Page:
A&W returning to Singapore: 5 things about the old-time fast food chain

A&W said that diners can expect to find stores in key neighbourhood towns or regions, as well as commercial malls and in the Central Business District. PHOTO: A&W RESTAURANTS/FACEBOOK

SINGAPORE - Think A&W and you remember curly fries, coney dogs and root beer floats, for those of us who were around when the American fast-food restaurant had outlets all across Singapore.

The chain has announced that it will be returning to Singapore's shores next year, getting the little kid in all of us all excited and providing actual little kids with a gastronomic blast from the past.

Here are some things about the American fast-food chain's long history in Singapore:

1. It was the fast food-trailblazer in Singapore

A&W's first outlet in Singapore opened in Dunearn Road in 1966. It eventually had to make way for the widening of the Bukit Timah Canal. PHOTO: ST FILE

When most Singaporeans think fast food, they think of outlets such as McDonald's and KFC.

But way before Ronald McDonald and Colonel Sanders touched down in Singapore in 1979 and 1977 respectively, A&W had arrived over a decade ago.

In 1966, American couple Al and Geri Lieboff brought the franchise here after introducing the brand to Malaysia, selling hamburgers, hot dogs and its signature root beer in Dunearn Road.

The location was near the former University of Singapore's Bukit Timah Campus and was a popular hangout for students to grab a bite and to go on dates at.

A&W later opened Singapore's first drive-in restaurant in Bukit Timah Road in 1970.

It went on to open many outlets, but had only five when it pulled out of Singapore in 2003 as it could not keep up with the competition and was suffering losses.

2. More than just letters

The "A" and "W" in the name refer to the founders.

The chain originated in Lodi, California, when Roy W. Allen opened a root beer stand in June 1919.

The business took off and Allen partnered his employee Frank Wright. The two opened the first A&W restaurant in 1923 in Sacramento, California.

They put their initials together and the rest is fast-food history.

3. About that signature root beer

The closest the young could get to ordering Anchor and draught was settling for tangy root "beer" on draught at A&W. PHOTO: ST FILE

One of the chain's crowd favourites is the root beer float. The magical ingredient in this is the root beer.

A&W had gained popularity in America for its "frosty mugs", which were sort of like those used by some coffee shops selling beer in Singapore. The mugs were kept in a freezer until they were used to serve the beverage to customers.

The chain's root beer was concocted with a special recipe of a blend of herbs, spices, barks and berries.

3. The bear with a story

The mascot of A&W is Rooty, also known as the Great American Root Bear.

He appears in the brand's advertisements both in print and online. He also appears in some YouTube videos and is the persona behind the company's Twitter account, with the account's description saying "Tweets from Spokesbear Rooty signed - RB".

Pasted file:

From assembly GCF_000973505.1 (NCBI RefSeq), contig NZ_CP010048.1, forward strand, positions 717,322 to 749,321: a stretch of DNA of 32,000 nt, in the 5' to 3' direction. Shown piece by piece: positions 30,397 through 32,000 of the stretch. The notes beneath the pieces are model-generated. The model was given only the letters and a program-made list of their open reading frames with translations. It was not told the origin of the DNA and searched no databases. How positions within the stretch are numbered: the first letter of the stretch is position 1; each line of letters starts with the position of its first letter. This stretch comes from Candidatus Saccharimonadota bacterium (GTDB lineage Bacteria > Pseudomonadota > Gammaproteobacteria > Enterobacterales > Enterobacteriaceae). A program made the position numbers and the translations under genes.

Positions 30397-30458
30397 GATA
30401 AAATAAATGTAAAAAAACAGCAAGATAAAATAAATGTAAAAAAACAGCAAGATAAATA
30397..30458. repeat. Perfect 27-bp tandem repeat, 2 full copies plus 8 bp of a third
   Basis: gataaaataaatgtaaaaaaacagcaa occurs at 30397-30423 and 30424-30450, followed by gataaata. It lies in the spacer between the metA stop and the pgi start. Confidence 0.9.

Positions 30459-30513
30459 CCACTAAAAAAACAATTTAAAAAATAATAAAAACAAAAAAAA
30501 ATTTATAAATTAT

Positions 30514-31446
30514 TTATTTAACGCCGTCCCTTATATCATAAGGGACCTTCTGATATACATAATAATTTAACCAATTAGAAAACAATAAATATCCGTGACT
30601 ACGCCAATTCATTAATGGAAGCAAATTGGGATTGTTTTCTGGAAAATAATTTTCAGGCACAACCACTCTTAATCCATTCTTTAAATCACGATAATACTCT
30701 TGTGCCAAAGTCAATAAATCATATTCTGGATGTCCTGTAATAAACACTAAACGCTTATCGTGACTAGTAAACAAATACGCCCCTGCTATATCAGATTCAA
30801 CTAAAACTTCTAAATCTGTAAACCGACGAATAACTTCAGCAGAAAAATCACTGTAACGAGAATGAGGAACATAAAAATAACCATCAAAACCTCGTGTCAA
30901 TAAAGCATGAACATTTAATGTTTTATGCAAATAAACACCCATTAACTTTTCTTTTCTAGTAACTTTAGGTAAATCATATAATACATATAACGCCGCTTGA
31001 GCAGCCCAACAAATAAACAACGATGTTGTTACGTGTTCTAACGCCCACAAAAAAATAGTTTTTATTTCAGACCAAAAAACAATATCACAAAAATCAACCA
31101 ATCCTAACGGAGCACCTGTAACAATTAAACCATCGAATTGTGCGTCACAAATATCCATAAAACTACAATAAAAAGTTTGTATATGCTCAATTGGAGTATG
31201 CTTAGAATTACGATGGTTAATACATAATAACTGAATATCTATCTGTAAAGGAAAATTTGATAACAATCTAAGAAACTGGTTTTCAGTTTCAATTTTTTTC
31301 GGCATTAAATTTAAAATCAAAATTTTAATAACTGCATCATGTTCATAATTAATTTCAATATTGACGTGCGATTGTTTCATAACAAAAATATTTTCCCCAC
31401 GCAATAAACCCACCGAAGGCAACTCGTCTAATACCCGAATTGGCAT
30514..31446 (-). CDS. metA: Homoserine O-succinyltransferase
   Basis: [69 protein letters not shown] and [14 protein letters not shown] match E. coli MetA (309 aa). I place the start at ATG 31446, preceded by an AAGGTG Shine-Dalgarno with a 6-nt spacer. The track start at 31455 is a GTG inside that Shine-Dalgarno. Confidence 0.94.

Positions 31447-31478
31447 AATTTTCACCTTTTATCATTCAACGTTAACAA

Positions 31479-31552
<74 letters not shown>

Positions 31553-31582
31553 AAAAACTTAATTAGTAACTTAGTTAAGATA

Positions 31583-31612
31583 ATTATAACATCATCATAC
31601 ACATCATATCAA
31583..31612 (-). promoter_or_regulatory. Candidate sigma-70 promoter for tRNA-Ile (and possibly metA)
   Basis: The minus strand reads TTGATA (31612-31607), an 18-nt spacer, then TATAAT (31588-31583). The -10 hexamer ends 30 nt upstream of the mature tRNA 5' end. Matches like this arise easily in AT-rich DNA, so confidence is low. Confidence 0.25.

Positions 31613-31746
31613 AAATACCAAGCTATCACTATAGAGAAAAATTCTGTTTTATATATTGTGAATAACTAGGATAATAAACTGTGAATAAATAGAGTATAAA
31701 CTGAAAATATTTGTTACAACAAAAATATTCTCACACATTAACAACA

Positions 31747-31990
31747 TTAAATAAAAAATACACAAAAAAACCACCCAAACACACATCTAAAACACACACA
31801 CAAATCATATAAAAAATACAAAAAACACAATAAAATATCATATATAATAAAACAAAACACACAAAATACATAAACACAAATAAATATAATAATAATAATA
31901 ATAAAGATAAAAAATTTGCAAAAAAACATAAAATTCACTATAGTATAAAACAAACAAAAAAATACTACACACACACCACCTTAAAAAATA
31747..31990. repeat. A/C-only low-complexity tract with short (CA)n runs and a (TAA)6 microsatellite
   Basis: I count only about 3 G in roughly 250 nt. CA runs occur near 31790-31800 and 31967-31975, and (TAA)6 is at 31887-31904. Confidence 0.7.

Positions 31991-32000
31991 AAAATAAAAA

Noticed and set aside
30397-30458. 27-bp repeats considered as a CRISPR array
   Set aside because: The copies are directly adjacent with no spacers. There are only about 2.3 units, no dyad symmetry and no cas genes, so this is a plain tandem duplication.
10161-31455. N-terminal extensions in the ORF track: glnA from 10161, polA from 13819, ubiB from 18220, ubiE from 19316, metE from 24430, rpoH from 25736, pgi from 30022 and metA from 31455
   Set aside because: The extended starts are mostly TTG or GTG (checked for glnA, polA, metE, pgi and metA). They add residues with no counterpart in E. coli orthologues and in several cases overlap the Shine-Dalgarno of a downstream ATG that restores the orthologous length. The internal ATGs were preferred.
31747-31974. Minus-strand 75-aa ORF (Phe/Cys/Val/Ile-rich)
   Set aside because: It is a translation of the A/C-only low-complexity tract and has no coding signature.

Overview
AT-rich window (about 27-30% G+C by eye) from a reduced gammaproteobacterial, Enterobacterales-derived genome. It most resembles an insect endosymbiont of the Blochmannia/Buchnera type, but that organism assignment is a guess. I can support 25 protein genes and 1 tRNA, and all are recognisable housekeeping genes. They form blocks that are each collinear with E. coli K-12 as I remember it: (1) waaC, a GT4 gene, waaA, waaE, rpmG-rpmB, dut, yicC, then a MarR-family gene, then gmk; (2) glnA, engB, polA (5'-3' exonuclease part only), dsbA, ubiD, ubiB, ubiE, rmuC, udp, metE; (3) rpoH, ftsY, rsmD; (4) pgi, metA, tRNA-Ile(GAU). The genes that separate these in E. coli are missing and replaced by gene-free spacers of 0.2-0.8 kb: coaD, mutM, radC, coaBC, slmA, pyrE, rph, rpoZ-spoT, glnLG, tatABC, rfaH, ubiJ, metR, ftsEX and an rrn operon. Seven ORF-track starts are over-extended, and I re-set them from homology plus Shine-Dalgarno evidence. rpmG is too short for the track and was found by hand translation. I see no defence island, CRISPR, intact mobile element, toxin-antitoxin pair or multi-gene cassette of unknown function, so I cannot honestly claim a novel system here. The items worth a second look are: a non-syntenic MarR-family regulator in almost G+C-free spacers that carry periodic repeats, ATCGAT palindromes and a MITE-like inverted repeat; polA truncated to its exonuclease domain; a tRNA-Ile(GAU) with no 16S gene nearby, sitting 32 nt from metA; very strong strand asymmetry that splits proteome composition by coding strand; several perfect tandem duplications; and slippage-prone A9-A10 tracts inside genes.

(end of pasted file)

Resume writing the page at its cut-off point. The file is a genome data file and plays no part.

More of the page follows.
Rooty made history in 2013 by becoming the first mascot to have an official LinkedIn account, but sadly that did not last long.

"Although they found Rooty's profile clever and funny, they ultimately shut it down because 'Rooty isn't real'. For all of us at A&W, Rooty is very much real and all of the recommendations and networking connections were done by someone real, not an autobot or generic response," said A&W's social & digital communications strategist Liz Bazner back then.

4. Going on strike

Some of the 100 workers who staged a walkout over wage claims. They claimed that A&W management refused to implement the recommendations of the National Wages Council. PHOTO: ST FILE

A&W, the fast-food outlet which had brought countless people joy, was at the centre of grievances in 1973.

On Oct 8 that year, 100 workers from three outlets - in SIA Building in Robinson Road, Dunearn Road and Jurong - staged a walkout over wage claims.

They claimed the A&W management refused to implement the recommendations of the National Wages Council.

However, they returned to work the next day after the management agreed to meet them for negotiations.

5. Where to get it if you cannot wait

A&W, famous for its coney dogs and root beer floats, closed its last outlet in Singapore in Woodlands in 2003. PHOTO: BT FILE

For those of you who are super impatient and cannot wait for Rooty and company to swoop back into sunny Singapore, there are some things you can do.

If it is root beer you are craving, it is available off the shelves in supermarkets and shops.

Those who have tried it may or may not agree with me that the canned root beer just does not taste the same as the authentic version. Then again, beggars cannot be choosers.

If you are dedicated to the cause, make a trip across the causeway.

There are several A&W outlets, such as the one in Aeon Bukit Indah Shopping Centre in Johor Baru.

Or just hang in there. After all, good things come to those who wait.

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